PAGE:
African countries are among the poorest in the world and the offshoring of company profits is costing each of them nearly $1 billion per year, says Fr. Charlie Chilufya. CNS photo/James Akena, Reuters

Morals, taxes do not mix well: Jesuit economist

  • April 23, 2019

Updated 04/23/2019

Accounting isn’t nearly as dull as we think it is, at least for those who practise the craft on behalf of international corporations that don’t want to pay taxes.

Corporate tax accountants can employ such schemes as the “single malt,” the “green jersey,” “patent boxes” and the “double Irish” to sidestep the tax man.

“I studied accounting once,” said Rotman School of Business, University of Toronto emeritus professor of economic analysis and policy Richard Bird. “My first accounting professor — this was in England — said to me, ‘What do you say when your boss says tell me what the profits are for last year?’ I didn’t know. I was a first￾year student. He said, ‘You ask him what he wants them to be.’ ”

All that accounting creativity is costing Africa big time, complains Jesuit Fr. Charlie Chilufya, an economist and director of the Justice and Ecology Network for the Jesuit Conference of Africa and Madagascar.

A 2016 report from a panel headed by former South African president Thabo Mbeki estimated the offshoring of profits for tax purposes was costing African countries between $60 and $100 billion per year in tax revenue. To make the math easier, Chilufya uses the figure of $50 billion for the 54 countries in Africa, asking his audiences what it would mean to put nearly $1 billion per year into the treasur y of every African nation.

That kind of injection would mean there would be medicine on the shelves of pharmacies in rural hospitals, food for poor mothers and their children and paved roads to allow farmers to get their crops to market.

Canada is deeply involved in all of this, Chilufya told his audience at a presentation titled “Africa: Tax Justice and the Common Good” at the Mary Ward Centre in Toronto, organized by the Canadian Jesuits International, last month. Canadians for Tax Fairness pegged Canadian funds squirrelled away in tax havens at $261 billion at the end of 2016, down from $272 billion in 2015.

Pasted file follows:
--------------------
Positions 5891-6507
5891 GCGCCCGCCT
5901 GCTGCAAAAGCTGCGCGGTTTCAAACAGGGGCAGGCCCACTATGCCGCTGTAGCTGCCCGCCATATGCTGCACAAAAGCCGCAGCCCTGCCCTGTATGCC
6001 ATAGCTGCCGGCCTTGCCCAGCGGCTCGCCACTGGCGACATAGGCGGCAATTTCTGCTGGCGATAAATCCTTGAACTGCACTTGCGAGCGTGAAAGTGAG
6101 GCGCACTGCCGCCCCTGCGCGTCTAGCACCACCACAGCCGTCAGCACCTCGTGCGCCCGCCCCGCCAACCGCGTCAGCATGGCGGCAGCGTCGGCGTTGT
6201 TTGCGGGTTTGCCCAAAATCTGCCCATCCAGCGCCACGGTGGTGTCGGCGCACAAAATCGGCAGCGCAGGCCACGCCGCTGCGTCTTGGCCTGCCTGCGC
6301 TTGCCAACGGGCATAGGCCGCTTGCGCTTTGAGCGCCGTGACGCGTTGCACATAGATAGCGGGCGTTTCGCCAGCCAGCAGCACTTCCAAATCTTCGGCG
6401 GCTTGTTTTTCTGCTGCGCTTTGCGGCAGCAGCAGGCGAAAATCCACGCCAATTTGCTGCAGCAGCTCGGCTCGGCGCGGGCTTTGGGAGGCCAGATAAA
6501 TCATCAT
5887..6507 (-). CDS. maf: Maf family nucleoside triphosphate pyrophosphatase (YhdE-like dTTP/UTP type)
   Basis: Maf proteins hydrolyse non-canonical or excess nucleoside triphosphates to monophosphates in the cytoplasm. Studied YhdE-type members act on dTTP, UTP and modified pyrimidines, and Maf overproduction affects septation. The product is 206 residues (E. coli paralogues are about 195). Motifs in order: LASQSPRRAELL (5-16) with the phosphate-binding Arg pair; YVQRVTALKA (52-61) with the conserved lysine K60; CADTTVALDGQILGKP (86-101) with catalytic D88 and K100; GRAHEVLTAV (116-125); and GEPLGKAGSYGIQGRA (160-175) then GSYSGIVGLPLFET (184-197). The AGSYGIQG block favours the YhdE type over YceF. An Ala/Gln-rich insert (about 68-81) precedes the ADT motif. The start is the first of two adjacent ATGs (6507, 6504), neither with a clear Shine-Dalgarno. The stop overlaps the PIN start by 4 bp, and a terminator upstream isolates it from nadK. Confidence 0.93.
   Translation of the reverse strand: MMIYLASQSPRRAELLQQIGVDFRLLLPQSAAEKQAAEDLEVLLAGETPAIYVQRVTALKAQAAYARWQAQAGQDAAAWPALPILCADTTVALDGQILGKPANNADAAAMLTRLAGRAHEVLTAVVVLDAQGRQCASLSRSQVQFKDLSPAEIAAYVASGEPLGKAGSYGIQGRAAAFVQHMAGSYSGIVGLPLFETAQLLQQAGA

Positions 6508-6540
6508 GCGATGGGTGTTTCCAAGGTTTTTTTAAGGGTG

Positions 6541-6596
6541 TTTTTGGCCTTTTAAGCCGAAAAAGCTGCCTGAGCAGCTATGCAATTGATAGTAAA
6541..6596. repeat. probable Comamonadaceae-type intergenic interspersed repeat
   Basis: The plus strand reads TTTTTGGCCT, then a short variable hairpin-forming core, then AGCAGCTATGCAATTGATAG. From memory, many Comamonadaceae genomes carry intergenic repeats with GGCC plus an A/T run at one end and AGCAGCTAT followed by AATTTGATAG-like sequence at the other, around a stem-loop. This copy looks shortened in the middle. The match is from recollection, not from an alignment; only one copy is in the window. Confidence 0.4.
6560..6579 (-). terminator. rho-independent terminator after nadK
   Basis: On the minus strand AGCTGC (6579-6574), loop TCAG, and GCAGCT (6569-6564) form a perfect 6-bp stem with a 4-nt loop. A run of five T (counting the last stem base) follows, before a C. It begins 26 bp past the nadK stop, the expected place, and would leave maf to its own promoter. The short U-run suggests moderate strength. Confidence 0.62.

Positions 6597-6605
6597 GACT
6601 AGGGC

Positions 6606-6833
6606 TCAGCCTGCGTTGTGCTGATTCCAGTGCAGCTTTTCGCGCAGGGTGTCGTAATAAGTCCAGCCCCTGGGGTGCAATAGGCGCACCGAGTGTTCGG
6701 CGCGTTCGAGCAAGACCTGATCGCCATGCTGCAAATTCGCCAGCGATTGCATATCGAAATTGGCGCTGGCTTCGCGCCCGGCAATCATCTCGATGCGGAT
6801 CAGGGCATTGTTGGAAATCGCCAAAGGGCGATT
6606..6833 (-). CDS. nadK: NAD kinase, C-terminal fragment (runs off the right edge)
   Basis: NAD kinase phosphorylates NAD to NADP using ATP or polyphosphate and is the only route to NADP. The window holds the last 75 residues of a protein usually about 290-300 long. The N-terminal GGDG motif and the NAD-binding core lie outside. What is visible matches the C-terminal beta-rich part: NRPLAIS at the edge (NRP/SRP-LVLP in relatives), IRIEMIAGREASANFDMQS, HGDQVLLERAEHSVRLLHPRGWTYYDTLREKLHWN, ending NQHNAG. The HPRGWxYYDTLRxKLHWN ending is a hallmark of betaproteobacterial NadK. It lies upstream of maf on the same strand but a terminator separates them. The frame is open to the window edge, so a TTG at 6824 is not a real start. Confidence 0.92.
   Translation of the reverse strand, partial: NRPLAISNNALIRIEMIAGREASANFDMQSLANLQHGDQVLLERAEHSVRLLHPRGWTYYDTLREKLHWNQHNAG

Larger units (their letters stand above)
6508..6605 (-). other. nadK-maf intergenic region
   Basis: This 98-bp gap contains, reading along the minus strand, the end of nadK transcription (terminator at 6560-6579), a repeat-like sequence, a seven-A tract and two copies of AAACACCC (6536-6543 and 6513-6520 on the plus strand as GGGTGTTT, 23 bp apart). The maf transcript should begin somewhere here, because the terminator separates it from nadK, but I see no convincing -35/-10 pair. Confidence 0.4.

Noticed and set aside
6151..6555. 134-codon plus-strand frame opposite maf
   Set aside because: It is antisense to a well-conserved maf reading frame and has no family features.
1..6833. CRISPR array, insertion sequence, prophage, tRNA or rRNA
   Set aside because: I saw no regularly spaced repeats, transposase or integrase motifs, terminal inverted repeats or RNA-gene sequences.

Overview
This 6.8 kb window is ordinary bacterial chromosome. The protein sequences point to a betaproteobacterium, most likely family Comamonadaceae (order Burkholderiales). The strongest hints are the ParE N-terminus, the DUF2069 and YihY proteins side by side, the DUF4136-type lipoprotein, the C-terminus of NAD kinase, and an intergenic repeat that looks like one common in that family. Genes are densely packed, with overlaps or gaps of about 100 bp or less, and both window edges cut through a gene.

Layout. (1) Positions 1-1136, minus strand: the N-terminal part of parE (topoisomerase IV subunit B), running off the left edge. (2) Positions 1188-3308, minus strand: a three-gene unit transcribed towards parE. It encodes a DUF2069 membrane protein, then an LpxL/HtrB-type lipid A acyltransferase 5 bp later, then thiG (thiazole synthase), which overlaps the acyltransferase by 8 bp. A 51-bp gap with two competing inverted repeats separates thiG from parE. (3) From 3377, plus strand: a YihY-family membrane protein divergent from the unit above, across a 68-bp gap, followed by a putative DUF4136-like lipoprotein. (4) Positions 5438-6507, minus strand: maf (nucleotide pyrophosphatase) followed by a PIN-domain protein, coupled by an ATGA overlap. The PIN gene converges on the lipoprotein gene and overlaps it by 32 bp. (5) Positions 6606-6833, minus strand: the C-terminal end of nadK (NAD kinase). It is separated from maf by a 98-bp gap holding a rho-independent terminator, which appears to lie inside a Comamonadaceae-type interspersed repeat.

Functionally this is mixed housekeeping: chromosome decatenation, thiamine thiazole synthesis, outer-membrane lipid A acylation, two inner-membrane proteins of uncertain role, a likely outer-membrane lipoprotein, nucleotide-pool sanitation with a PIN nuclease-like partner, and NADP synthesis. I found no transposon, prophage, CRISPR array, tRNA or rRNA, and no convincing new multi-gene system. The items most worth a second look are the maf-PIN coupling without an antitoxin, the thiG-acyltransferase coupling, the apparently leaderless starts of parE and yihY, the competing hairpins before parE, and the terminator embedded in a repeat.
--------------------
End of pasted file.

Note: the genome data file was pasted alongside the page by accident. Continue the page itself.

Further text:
Chilufya pointed out that Canadian stock markets are home to about half the publicly-traded mining companies in the world, and that international mining companies are among the masters of tax avoidance, often negotiating extended tax holidays with corrupt or illegitimate governments in exchange for investments that are sometimes grossly overstated.

“This is a matter of ethics,” Chilufya declared, speaking a few blocks north of the world’s largest stock market for mining, oil and gas. “We encourage Canadians and northerners to care.”

Hiding profits in tax havens from Ireland to the Cayman Islands is perfectly legal, but legal doesn’t equal moral, Chilufya said.

Chilufya worked for the In￾ternational Monetary Fund in Zambia before he joined the Jesuits in the early 2000s. These days he studies and writes about taxation in his role for the Jesuits.

BEPS, or “Base Erosion and Profit Shifting” — a fancy term for corporate strategies meant to exploit loopholes and avoid tax — is a major topic in economics. “It’s true that it’s a technical issue, but it’s a matter of life and death also,” said Chilufya. “It affects human beings in several ways. There are already developments where now churches are coming together, ecumenical movements, to discuss this issue.”

Bird has been studying the problem for 50 years. Though the concept that corporations should pay their taxes where they make their money may sound simple, enforceable international rules to make that happen are not a simple proposition, Bird said.

“I now have come to the con￾clusion that basically the problem is that a lot of people look at this as a moralistic thing. The rich should help the poor more. The rich don’t want to hear that, so they sort of reject that argument,” he said.

“The trouble is that you’ve got to sell it politically.”

Chilufya, however, is not about to ignore the fact that the flow of money out of Africa and other poor parts of the world is wrong.

“When a firm uses its tax planners to look for opportunities like that, that’s all legal. But is it reasonable?” he asks.

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